■ InflationChina's key index slows
Growth in China's main indicator for inflation slowed to 4.3 percent year-on-year last month, significantly lower than the 5.2 percent year-on-year increase the month before, the government reported yesterday. The slowing in the consumer price index defied a nearly nine-year high in the producer price index, which jumped 8.4 percent year-on-year last month. The producer price index, which measures the cost of goods used in production, is considered a leading indicator of future trends for consumer prices. The National Bureau of Statistics reported that the consumer price index rose 4.1 percent over a year earlier in the January-October period. Officials have forecast that the index will rise 3 percent year-on-year for all of 2004.
■ Video games
Nintendo DS big in Japan
Japanese orders are coming in strong for Nintendo Co's new portable video game machine, with the company reporting more than 2 million local orders in just a week, the company said yesterday. Nintendo DS, which stands for "dual screen," is set to go on sale on Nov. 21 in the US and Dec. 2 in Japan. Kyoto-based Nintendo, which makes Super Mario and Pokemon games, had initially expected Japanese orders to run at about 1 million. The company reported more than 2 million orders since it began accepting them last week. Nintendo is setting up its third plant in China to boost production, and is also planning to ship 1 million Nintendo DS machines to North America this year. The company said it expects to ship 4 million Nintendo DS machines by the end of the fiscal year on March 31 next year.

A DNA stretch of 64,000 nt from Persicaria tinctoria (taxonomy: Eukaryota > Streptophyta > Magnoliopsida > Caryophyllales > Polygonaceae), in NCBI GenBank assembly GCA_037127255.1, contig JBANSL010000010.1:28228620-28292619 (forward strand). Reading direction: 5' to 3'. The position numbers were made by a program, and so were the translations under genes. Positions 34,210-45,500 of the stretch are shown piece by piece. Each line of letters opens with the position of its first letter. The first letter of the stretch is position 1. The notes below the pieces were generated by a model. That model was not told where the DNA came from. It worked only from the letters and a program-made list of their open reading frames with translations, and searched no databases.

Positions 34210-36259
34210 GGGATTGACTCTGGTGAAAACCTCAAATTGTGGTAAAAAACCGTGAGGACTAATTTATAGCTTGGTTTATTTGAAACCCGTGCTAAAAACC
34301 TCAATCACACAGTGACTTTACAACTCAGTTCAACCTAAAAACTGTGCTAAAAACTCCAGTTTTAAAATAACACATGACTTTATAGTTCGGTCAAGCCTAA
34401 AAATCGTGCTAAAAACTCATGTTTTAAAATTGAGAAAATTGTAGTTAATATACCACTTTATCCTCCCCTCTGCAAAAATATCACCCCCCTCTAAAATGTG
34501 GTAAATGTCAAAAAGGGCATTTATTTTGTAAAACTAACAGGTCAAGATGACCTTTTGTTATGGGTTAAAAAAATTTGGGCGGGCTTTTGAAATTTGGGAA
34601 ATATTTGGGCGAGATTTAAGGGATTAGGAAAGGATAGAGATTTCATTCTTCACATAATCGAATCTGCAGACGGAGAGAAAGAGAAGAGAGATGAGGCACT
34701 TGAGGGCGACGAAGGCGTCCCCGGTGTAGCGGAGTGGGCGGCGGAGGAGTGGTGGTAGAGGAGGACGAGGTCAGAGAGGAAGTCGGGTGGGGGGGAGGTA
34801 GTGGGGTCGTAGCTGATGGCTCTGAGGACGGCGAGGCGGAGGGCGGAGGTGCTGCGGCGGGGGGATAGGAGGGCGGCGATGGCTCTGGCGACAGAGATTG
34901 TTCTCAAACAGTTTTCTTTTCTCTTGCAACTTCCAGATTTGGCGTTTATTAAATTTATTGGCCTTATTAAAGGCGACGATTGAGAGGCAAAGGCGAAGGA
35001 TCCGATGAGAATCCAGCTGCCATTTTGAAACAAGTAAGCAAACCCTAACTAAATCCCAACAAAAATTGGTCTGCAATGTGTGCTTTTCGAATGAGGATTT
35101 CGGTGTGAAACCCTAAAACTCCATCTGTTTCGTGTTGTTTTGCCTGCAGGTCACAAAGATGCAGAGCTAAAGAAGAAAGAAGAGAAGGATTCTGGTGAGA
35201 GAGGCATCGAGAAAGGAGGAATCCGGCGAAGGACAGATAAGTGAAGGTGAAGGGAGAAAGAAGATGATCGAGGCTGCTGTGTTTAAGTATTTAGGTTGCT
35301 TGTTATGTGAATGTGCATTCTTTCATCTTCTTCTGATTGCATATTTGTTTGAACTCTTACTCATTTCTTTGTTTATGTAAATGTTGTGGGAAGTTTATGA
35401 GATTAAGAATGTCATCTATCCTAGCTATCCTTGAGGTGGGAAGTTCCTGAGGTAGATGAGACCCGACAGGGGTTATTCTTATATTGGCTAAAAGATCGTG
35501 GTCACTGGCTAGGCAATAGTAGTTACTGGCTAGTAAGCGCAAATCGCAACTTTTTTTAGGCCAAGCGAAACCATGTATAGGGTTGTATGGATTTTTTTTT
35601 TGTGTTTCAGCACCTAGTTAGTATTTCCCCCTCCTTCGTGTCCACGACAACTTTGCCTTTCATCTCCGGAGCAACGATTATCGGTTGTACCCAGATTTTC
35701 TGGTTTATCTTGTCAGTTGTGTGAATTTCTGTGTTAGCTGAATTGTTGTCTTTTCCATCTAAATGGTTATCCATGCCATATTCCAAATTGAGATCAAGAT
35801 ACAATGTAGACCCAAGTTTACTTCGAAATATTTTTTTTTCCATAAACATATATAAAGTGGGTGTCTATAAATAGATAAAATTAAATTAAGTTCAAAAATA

■ Price fixing
Micron strikes deal with US
Micron Technology Inc, the world's second-largest maker of computer-memory chips, struck a deal with the US Department of Justice to shield it from sanctions after a probe found that some employees engaged in price fixing. The probe found collusion by Micron and rival chipmakers of dynamic random access memory (DRAM), a market forecast to grow 49 percent to US$26 billion this year, Boise, Idaho-based Micron said in an e-mailed statement. Micron said it won't be subject to criminal sanctions or fines under the deal. The US in 2002 began investiga-ting whether Micron conspired to fix prices with Infineon Technologies AG and other makers of the chips that provide the main memory in personal computers, in a probe Gartner Inc estimates may cost the industry US$2.2 billion in fines. Munich-based Infineon set aside 212 million euros (US$274 million) to cover the cost of settling with the Justice Department. Infineon said it will pay a US$160 million fine for its part in the conspiracy.
■ Video rentals
Blockbuster bids for rival
Blockbuster, the leading US video rental chain, made a bid on Thursday to swallow rival Hollywood Entertain-ment, spotlighting the sector facing tough times due to emerging technology. The company just spun off by Viacom unveiled an offer to acquire Hollywood Entertainment for US$1 billion, including debt. Blockbuster said it would offer US$11.50 a share for Hollywood Entertainment, a 17 percent premium over Hollywood's closing price on Wednesday. The video rental business has lost much of its luster in recent years. Forrester, a research company, has essentially predicted that the industry could be vulnerable to video-on-demand services.